Middle East

Iran warns against arming Syrian rebels

Syrian National Coalition looks to EU to lift arms embargo as Syrian government meets preferred opposition in Tehran.
Last Modified: 18 Nov 2012 20:32
France has officially recognised the newly formed Syrian National Coalition [AFP]

Iran has warned against sending weapons to Syrian rebels, saying it will threaten regional stability and increase the "risk of terrorism."

The Iranian Foreign Minister, Ali Akbar Salehi said in a speech in Tehran on Sunday, as talks between Syrian officials and opposition groups tolerated by President Bashar al-Assad were taking place, that "some countries envisage arming the opposition with heavy and semi-heavy weaponry."

Salehi said such arms deliveries would set a "dangerous precedent" and constitute "a clear interference in the affairs of an independent country."

No National Coalition representatives were invited to the Iran talks.

His speech comes as EU foreign ministers will meet in Brussels on Monday to discuss the lifting of the arms embargo on arms deliveries to Syria.

Russia has also warned in the past that providing the coalition with weapons would be a "gross violation" of international law.

France has publicly said it favours sending "defensive" weapons to the Syrian opposition, after recognising the new Syriam National coalition by deciding to host an ambassador in Paris.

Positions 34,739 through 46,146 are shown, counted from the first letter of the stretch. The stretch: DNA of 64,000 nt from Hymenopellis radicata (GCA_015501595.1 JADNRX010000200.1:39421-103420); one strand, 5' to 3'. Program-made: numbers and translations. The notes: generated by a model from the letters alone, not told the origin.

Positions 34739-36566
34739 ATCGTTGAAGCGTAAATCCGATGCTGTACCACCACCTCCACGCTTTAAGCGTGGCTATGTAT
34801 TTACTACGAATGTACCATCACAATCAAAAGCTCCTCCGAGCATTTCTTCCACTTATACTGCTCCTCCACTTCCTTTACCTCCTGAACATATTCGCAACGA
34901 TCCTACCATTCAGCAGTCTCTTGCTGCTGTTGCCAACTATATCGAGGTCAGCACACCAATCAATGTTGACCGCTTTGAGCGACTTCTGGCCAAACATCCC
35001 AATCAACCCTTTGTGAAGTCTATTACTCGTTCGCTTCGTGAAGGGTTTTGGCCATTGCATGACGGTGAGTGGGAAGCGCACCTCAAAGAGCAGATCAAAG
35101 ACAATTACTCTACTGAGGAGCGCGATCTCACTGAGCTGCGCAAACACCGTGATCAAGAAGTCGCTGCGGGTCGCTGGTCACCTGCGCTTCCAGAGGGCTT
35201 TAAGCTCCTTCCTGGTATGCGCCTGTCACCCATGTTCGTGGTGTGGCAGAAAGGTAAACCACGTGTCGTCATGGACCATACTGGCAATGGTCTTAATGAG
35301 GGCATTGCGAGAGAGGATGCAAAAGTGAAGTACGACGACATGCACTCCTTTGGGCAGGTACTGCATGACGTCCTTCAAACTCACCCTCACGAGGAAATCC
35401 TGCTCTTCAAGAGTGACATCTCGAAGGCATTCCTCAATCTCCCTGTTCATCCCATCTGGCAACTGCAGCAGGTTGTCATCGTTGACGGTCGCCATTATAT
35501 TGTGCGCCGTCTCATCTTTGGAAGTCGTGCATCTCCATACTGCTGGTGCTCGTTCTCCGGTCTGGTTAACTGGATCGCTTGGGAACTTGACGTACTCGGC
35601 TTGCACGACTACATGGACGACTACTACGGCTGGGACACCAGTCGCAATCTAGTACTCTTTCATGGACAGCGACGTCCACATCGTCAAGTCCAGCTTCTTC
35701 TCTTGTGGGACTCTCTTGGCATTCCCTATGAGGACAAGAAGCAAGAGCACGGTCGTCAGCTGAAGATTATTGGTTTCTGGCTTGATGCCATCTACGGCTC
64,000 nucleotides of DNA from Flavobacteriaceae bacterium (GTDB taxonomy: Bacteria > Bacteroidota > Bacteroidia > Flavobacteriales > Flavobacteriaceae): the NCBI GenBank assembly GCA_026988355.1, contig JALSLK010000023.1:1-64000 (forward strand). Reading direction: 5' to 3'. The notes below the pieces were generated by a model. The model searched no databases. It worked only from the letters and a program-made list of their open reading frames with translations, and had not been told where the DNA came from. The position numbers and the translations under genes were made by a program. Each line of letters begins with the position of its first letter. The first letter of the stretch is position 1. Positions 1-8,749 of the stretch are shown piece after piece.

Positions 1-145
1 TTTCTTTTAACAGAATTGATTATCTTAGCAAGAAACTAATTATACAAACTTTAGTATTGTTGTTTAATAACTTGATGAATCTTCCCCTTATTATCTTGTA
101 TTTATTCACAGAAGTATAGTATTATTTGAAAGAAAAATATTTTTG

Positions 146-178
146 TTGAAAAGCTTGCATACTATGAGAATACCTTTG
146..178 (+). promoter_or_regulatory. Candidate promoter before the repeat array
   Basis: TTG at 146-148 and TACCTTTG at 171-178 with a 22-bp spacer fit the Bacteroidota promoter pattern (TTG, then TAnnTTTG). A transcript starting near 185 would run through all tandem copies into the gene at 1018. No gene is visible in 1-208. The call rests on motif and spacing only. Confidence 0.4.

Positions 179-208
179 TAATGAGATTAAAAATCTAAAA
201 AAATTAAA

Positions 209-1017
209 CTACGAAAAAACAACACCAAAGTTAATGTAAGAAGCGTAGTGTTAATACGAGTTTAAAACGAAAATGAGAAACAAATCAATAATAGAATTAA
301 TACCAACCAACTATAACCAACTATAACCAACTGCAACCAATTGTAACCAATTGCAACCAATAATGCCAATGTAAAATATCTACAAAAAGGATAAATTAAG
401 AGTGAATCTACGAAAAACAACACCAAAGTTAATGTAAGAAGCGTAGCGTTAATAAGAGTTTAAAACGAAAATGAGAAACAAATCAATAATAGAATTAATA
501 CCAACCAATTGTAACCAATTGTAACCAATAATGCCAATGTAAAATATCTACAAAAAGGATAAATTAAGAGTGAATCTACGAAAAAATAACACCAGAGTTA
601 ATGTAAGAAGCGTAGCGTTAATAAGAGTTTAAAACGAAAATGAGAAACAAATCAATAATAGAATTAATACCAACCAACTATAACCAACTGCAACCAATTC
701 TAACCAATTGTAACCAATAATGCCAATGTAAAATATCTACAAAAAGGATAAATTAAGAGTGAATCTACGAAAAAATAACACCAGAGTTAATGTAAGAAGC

Syria has criticised the French decision as "hostile" as al-Asad forces continued their strikes on southern districts of the capital and across the country.

France on Saturday invited the group to send an envoy to Paris, after President Francois Hollande met National Coalition leader Ahmed Moaz al-Khatib.

The post of National Coalition envoy to France is to be filled by academic Monzer Makhous, although it was unclear if this would happen before a planned provisional government is formed.

"France is acting like a hostile nation," said the Syrian National Reconciliation Minister, Ali Haidar to the AFP news agency, while in Tehran.

"It's as if it wants to go back to the time of the occupation," he added of the French mandate in Syria after World War I.

The opposition coalition, formed in Doha on November 11, is committed to building a transitional government composed of representatives of all ethnic and religious groups in conflict-ridden Syria.

But it refuses to engage with the Damascus regime before al-Assad's departure.

Continued violence

On the ground, Israel said on Sunday that its artillery responded after gunfire from Syria hit an army vehicle but caused no casualties.

"Shots were fired at IDF (Israeli army) soldiers...in the central Golan Heights," an army spokeswoman told the AFP news agency, adding that the Syrian fire hit "a vehicle," but caused no injuries.

In Damascus government artillery bombarded the southern district of Al-Hajar al-Aswad, according to the Syrian Observatory for Human Rights.

The Britain-based watchdog, which relies on a network of activists and medics in civilian and military hospitals to compile its tolls, said one civilian was killed and several wounded.

Aleppo and surrounding areas in the north also saw heavy combat, the Observatory said, reporting fierce clashes at regime Base 46 in the province, which has been besieged for weeks.

Artillery fire also hit the provinces of Daraa in the south and Deir Ezzor in the east, where rebels on Saturday said they had seized the key regime airport of Hamdan, a base for helicopter gunships.

The Observatory said at least two rebels were killed in a government ambush in the central province of Hama.

Sunday's fighting came a day after at least 142 people were killed nationwide, according to the Observatory, which has put the death toll in more than 20 months of conflict at 39,000.


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